HAIFA, Israel — Hundreds of pro-Palestinian activists, including a Nobel laureate and a Holocaust survivor, set sail Sunday for the Gaza Strip, edging closer to an expected naval showdown with Israeli gunships determined to stop them.
Huwaida Arraf, one of the organizers, said the six-ship flotilla began the journey from international waters off the coast of Cyprus in the afternoon after two days of delays. She said they expected to reach Gaza, about 250 miles away, on Monday afternoon, and that two more ships would follow in "a second wave."
The flotilla was "fully prepared for the different scenarios" that might arise, and organizers were hopeful that Israeli authorities would "do what's right" and not stop the convoy, she said.
"We fully intend to go to Gaza regardless of any intimidation or threats of violence against us," she said. "They are going to have to forcefully stop us."
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After nightfall, three Israeli navy missile boats left their base in Haifa, steaming out to sea to confront the activists' ships.
Two hours later, Israel Radio broadcast a recording of one of the missile boats warning the flotilla not to approach Gaza.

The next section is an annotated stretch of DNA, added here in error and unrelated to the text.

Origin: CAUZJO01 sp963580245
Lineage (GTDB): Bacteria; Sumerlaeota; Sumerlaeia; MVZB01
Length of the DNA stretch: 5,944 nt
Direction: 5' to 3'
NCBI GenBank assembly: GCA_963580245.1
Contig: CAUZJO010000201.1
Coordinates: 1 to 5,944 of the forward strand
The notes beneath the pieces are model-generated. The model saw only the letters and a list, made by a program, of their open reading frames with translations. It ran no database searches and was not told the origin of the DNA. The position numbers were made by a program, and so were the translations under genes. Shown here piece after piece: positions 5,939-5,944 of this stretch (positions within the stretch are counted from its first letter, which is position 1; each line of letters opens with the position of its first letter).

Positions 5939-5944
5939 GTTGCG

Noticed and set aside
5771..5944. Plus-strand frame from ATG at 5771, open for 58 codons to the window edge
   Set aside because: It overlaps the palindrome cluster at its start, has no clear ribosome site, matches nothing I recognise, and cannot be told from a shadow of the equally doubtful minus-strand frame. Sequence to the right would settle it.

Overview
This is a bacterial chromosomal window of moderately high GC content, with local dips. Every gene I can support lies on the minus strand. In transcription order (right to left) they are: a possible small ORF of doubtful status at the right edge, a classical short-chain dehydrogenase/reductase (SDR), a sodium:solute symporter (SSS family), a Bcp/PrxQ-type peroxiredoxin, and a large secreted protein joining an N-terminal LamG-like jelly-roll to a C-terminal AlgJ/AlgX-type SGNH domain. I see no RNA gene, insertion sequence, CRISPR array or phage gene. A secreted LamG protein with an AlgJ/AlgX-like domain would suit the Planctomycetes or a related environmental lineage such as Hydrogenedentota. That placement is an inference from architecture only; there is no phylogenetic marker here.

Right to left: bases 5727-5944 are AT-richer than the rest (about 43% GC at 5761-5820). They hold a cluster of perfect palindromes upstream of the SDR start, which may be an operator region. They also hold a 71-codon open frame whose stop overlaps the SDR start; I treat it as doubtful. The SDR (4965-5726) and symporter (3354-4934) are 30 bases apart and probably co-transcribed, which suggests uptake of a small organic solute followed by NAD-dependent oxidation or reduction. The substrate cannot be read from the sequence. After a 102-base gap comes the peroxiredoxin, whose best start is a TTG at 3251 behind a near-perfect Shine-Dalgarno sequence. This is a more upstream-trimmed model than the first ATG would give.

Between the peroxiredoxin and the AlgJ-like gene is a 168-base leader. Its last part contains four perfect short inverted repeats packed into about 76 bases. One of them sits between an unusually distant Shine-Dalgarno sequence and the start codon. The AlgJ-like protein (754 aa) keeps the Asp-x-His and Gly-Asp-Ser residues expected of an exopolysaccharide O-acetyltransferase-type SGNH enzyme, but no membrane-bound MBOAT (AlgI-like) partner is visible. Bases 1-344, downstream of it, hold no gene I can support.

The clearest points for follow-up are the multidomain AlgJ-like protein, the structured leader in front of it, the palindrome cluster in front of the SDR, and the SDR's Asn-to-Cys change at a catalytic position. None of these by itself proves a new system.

"If you ignore this order and enter the blockaded area, the Israeli navy will be forced to take all the necessary measures in order to enforce this blockade," the radio message continued.
The flotilla, which includes three cargo ships and three passenger ships, is trying to draw attention to Israel's three-year blockade of the Gaza Strip. The boats are carrying items that Israel bars from reaching Gaza, like cement and other building materials. The activists said they also were carrying hundreds of electric-powered wheelchairs, prefabricated homes and water purifiers.
Israeli Foreign Ministry spokesman Yigal Palmor said that after a security check, permitted humanitarian aid confiscated from the boats will be transferred to Gaza through authorized channels. However, Israel would not transfer items it has banned from Gaza under its blockade rules. Palmor said that, for example, cement would be allowed only if it is tied to a specific project.
This is the ninth time that the Free Gaza movement has tried to ship in humanitarian aid to Gaza since August 2008.